Established by the Jockey Club, under the patronage of Sir Charles Bunbury, in 1809, the Two Thousand Guineas took its name from the original prize fund; at the time the guinea, worth 21/– in pre-decimal currency, was still the largest denomination in British currency. However, in two hundred-odd years since the race was first run on the Rowley Mile Course at Newmarket, the Two Thousand Guineas has become one of the races that defines a generation of thoroughbred racehorses and, today, has a prize fund of over £500,000.
Designated a ‘Classic’ – along with the One Thousand Guineas, Derby, Oaks and St. Leger – by the Jockey Club in 1814, the Two Thousand Guineas is run over a straight mile, in late April or early May, and open to thoroughbred three-year-old colts and fillies. Fillies receive a 3lb weight allowance from their male counterparts but, even so, tend to contest the ‘fillies-only’ One Thousand Guineas which, despite its title, is worth £500,000 in prize money. In fact, the last filly to win the One Thousand Guineas was Garden Path in 1944.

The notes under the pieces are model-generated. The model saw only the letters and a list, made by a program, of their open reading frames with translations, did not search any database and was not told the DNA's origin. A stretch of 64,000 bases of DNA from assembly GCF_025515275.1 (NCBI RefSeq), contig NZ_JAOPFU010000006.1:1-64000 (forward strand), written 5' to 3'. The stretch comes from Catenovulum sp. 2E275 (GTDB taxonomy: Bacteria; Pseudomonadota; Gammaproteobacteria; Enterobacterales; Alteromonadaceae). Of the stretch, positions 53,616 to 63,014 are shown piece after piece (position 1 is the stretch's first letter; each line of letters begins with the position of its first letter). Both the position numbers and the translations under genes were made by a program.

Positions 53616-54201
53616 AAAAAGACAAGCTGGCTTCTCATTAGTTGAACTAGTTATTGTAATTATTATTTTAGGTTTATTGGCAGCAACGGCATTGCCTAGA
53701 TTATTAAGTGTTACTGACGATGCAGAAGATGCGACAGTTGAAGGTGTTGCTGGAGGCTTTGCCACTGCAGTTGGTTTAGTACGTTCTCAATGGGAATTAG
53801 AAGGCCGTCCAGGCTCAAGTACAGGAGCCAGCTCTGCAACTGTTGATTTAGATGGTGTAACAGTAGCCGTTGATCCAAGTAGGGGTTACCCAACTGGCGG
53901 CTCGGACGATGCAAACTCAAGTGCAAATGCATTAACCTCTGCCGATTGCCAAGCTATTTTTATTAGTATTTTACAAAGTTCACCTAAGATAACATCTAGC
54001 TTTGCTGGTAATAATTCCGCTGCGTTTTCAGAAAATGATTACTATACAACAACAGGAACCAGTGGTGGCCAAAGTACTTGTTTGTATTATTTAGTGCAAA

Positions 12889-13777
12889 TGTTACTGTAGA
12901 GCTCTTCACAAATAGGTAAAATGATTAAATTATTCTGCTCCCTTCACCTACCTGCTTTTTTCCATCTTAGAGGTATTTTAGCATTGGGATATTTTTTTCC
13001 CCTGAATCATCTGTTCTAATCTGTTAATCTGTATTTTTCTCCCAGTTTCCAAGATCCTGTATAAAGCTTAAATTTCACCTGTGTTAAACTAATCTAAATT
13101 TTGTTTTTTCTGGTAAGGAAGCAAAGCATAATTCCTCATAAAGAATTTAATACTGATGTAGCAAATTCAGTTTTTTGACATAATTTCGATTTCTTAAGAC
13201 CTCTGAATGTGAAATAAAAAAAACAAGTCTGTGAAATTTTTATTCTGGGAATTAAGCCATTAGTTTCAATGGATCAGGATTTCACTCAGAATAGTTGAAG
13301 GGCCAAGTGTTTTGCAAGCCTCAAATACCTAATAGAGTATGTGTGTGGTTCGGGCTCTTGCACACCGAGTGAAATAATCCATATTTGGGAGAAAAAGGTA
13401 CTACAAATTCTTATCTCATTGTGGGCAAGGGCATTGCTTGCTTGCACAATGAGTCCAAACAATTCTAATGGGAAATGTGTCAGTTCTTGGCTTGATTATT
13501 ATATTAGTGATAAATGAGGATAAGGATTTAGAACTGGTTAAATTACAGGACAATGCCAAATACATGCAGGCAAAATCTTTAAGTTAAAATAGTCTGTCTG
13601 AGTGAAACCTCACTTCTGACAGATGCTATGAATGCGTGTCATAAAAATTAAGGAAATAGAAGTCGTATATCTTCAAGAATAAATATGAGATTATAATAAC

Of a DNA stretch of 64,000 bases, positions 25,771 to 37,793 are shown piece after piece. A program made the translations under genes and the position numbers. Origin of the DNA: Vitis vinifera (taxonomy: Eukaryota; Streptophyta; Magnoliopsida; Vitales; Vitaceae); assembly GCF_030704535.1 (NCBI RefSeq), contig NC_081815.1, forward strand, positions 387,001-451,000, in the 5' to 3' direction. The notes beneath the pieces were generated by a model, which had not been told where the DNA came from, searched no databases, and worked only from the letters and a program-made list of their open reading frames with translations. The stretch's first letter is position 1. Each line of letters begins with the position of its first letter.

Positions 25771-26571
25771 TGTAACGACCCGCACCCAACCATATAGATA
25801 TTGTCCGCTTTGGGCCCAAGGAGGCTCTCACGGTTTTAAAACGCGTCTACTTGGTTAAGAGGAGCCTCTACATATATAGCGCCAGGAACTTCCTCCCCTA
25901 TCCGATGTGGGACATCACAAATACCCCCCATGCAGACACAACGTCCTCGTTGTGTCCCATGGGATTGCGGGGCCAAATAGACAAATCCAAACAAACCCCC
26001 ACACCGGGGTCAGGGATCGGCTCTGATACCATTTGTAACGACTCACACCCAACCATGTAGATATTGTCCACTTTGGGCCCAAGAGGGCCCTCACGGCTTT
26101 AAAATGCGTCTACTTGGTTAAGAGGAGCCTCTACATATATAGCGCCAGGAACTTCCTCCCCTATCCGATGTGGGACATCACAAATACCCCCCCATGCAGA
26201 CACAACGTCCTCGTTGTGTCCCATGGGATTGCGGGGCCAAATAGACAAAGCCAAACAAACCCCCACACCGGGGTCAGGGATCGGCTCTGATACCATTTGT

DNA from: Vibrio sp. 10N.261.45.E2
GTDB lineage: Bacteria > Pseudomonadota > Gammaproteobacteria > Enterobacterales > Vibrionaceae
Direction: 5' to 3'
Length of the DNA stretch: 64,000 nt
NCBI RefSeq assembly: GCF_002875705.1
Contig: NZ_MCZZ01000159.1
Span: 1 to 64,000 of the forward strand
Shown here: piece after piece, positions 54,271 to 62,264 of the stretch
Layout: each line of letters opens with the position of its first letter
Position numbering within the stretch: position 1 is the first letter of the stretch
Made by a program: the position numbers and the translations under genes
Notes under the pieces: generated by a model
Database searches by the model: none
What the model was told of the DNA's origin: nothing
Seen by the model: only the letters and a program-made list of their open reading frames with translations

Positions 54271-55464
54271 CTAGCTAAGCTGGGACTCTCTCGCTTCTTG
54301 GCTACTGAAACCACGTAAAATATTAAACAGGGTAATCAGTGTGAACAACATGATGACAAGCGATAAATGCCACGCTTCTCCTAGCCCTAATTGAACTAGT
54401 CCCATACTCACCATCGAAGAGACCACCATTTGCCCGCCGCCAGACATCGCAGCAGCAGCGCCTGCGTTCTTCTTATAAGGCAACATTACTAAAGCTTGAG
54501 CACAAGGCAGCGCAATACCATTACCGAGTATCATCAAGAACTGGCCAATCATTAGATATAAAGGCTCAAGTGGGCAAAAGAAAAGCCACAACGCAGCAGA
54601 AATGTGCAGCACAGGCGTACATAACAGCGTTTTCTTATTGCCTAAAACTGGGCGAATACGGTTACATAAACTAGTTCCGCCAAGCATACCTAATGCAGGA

Along with the Derby and St. Leger, the Two Thousand Guineas traditionally forms the so-called ‘Triple Crown’, last won by Nijinsky, trained by the late Vincent O’Brien and ridden by Lester Piggott, in 1970. Nowadays, the Triple Crown is rarely, if ever, attempted, although in 2012, Camelot, trained by Aidan O’Brien, won the Two Thousand Guineas and the Derby before finishing second, beaten three-quarters of a length, in the St. Leger. Speaking of Aidan O’Brien, the current ‘Master of Ballydoyle’ has a phenomenal record in the Two Thousand Guineas, with the 2019 winner, Grecia Magna, taking his total to ten winners since 1998.
Indeed, Grecia Magna joins a roll of honour that includes some of the highest-rated horses since Timeform published ‘Racehorses of 1948’ in 1949. In 2011, the highest-rated horse of the Timeform era, Frankel, made all the running to win by six lengths, but even he could not match the performance of the 1947 winner, Tudor Minstrel – joint-third on the all-time list, according to Timeform – who won by eight lengths and, according to some observers, could have won by twenty lengths. Other luminaries to have won the first Classic of the season include Brigadier Gerard, Dancing Brave and Sea The Stars.